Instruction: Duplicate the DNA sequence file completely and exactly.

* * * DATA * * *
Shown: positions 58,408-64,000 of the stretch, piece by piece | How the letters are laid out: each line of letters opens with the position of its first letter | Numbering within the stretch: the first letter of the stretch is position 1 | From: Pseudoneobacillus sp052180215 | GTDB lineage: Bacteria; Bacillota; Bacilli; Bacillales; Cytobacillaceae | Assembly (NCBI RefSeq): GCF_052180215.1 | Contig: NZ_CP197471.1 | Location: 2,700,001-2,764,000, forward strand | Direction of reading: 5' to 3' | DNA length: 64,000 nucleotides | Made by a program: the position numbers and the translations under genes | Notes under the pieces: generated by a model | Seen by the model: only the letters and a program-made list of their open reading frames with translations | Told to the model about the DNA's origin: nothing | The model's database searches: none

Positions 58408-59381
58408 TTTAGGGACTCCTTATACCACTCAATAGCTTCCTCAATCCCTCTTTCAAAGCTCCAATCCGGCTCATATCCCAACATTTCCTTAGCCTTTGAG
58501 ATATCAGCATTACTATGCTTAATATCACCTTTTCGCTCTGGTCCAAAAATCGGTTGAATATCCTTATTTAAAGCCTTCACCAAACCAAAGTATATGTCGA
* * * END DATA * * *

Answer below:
Shown: positions 58,408-64,000 of the stretch, piece by piece | How the letters are laid out: each line of letters opens with the position of its first letter | Numbering within the stretch: the first letter of the stretch is position 1 | From: Pseudoneobacillus sp052180215 | GTDB lineage: Bacteria; Bacillota; Bacilli; Bacillales; Cytobacillaceae | Assembly (NCBI RefSeq): GCF_052180215.1 | Contig: NZ_CP197471.1 | Location: 2,700,001-2,764,000, forward strand | Direction of reading: 5' to 3' | DNA length: 64,000 nucleotides | Made by a program: the position numbers and the translations under genes | Notes under the pieces: generated by a model | Seen by the model: only the letters and a program-made list of their open reading frames with translations | Told to the model about the DNA's origin: nothing | The model's database searches: none

Positions 58408-59381
58408 TTTAGGGACTCCTTATACCACTCAATAGCTTCCTCAATCCCTCTTTCAAAGCTCCAATCCGGCTCATATCCCAACATTTCCTTAGCCTTTGAG
58501 ATATCAGCATTACTATGCTTAATATCACCTTTTCGCTCTGGTCCAAAAATCGGTTGAATATCCTTATTTAAAGCCTTCACCAAACCAAAGTATATGTCGA